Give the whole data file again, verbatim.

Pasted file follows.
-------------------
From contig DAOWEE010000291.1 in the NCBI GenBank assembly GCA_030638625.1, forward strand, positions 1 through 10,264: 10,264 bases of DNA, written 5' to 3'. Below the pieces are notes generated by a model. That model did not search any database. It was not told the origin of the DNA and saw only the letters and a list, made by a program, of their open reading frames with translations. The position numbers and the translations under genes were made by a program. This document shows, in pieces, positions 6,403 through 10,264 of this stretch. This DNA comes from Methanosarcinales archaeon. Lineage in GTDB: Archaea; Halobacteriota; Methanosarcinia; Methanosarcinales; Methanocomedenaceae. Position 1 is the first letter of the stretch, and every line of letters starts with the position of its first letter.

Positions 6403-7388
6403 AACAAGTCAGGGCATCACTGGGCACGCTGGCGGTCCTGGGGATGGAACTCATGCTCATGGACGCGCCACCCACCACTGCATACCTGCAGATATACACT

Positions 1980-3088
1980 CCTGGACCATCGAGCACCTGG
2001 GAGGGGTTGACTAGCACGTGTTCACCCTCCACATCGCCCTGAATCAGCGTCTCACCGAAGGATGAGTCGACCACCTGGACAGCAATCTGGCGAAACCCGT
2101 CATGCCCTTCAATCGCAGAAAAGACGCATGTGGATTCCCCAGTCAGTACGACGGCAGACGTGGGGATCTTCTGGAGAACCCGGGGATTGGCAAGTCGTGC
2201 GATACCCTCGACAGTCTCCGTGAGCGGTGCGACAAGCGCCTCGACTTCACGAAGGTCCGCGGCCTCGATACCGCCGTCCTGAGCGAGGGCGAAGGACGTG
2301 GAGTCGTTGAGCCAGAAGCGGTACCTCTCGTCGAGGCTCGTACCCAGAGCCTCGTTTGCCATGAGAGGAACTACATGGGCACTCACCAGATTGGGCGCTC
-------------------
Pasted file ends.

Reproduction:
From contig DAOWEE010000291.1 in the NCBI GenBank assembly GCA_030638625.1, forward strand, positions 1 through 10,264: 10,264 bases of DNA, written 5' to 3'. Below the pieces are notes generated by a model. That model did not search any database. It was not told the origin of the DNA and saw only the letters and a list, made by a program, of their open reading frames with translations. The position numbers and the translations under genes were made by a program. This document shows, in pieces, positions 6,403 through 10,264 of this stretch. This DNA comes from Methanosarcinales archaeon. Lineage in GTDB: Archaea; Halobacteriota; Methanosarcinia; Methanosarcinales; Methanocomedenaceae. Position 1 is the first letter of the stretch, and every line of letters starts with the position of its first letter.

Positions 6403-7388
6403 AACAAGTCAGGGCATCACTGGGCACGCTGGCGGTCCTGGGGATGGAACTCATGCTCATGGACGCGCCACCCACCACTGCATACCTGCAGATATACACT

Positions 1980-3088
1980 CCTGGACCATCGAGCACCTGG
2001 GAGGGGTTGACTAGCACGTGTTCACCCTCCACATCGCCCTGAATCAGCGTCTCACCGAAGGATGAGTCGACCACCTGGACAGCAATCTGGCGAAACCCGT
2101 CATGCCCTTCAATCGCAGAAAAGACGCATGTGGATTCCCCAGTCAGTACGACGGCAGACGTGGGGATCTTCTGGAGAACCCGGGGATTGGCAAGTCGTGC
2201 GATACCCTCGACAGTCTCCGTGAGCGGTGCGACAAGCGCCTCGACTTCACGAAGGTCCGCGGCCTCGATACCGCCGTCCTGAGCGAGGGCGAAGGACGTG
2301 GAGTCGTTGAGCCAGAAGCGGTACCTCTCGTCGAGGCTCGTACCCAGAGCCTCGTTTGCCATGAGAGGAACTACATGGGCACTCACCAGATTGGGCGCTC